The Norwegian man who killed 77 people in mass murder spree last summer has been ruled legally sane and will be sent to prison, instead of psychiatric care. Breivik will be sentenced to 21 years in prison, the maximum allowable sentence under Norwegian law, but can be held indefinitely as long as he is considered a threat to society.
The ruling is actually the result the Breivik had hoped for and one that prosecutors had feared. An anti-immigrant and anti-Muslim extremist, Breivik never denied committing the crimes, but had claimed his attack was part of war against multiculturalism in Norway and an attack against a government that had allowed outsider to invade the country and all of Europe. Most of the killing took place at a Labour Party youth camp on Utoya Island, where Breivik shot 69 people, mostly teenagers. Breivik had feared that an insanity verdict would discredit his beliefs and the worldwide movement that he claims he belonged to.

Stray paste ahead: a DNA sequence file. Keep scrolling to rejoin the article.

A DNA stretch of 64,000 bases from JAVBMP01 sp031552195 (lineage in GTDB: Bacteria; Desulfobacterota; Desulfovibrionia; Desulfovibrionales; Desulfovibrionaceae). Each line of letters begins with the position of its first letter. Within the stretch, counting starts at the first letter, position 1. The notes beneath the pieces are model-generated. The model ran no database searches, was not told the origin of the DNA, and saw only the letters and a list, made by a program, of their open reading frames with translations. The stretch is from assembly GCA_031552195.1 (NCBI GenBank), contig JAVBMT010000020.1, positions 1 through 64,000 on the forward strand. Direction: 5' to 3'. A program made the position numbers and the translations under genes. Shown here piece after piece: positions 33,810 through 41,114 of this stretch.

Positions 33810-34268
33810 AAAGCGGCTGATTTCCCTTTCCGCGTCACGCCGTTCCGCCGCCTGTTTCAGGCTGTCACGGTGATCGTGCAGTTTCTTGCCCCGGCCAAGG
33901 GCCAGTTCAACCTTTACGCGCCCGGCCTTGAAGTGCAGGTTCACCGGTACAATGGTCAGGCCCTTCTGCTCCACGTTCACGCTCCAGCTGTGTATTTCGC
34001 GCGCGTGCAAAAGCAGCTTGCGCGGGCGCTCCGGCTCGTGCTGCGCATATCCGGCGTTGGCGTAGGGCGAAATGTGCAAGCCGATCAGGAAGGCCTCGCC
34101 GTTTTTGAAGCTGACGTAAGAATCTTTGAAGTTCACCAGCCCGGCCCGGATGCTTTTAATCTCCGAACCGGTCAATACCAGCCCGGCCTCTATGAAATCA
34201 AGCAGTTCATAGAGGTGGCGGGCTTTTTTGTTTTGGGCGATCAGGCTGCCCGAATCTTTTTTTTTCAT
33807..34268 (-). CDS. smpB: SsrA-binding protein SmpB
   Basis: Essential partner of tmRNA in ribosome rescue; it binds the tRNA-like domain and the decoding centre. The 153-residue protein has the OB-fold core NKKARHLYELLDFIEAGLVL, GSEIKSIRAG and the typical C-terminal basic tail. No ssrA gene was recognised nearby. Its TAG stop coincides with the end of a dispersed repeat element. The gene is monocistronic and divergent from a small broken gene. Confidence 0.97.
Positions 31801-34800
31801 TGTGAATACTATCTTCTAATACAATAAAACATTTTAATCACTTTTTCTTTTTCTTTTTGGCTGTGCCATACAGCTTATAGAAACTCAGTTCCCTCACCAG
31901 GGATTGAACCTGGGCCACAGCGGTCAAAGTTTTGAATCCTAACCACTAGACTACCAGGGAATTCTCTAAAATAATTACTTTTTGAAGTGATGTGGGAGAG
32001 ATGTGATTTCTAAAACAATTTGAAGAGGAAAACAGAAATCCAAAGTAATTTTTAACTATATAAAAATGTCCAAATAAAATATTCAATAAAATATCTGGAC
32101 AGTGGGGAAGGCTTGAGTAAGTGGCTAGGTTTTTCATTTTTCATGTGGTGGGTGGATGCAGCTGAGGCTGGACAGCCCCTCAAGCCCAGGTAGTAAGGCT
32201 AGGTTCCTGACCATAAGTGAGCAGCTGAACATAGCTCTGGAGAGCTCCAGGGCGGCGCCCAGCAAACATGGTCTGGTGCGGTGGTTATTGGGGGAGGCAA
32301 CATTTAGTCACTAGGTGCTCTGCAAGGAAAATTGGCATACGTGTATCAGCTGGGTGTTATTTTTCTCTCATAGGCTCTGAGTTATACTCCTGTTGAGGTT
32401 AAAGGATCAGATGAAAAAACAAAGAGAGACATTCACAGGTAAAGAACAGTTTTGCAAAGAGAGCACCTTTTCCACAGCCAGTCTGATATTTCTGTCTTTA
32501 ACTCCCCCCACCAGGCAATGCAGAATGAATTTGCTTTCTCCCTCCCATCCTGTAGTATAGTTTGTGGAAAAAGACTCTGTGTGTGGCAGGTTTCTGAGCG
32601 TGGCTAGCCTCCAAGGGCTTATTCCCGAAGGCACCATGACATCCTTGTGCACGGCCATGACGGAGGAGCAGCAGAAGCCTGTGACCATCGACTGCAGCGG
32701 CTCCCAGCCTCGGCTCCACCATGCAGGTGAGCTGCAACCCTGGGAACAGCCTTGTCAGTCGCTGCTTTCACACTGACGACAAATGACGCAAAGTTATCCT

Despite the 21 year sentence, Breivik could remain in jail much longer, as his sentence can be extended for as long as the government believes him to be dangerous. Breivik had said he will not appeal a verdict that rules him sane, but prosecutors may decide to. The judge in the case spent several hours reading the 90 page verdict out loud in the courtroom, including a extensive and graphic recounting of his crimes.
This article is from the archive of our partner The Wire.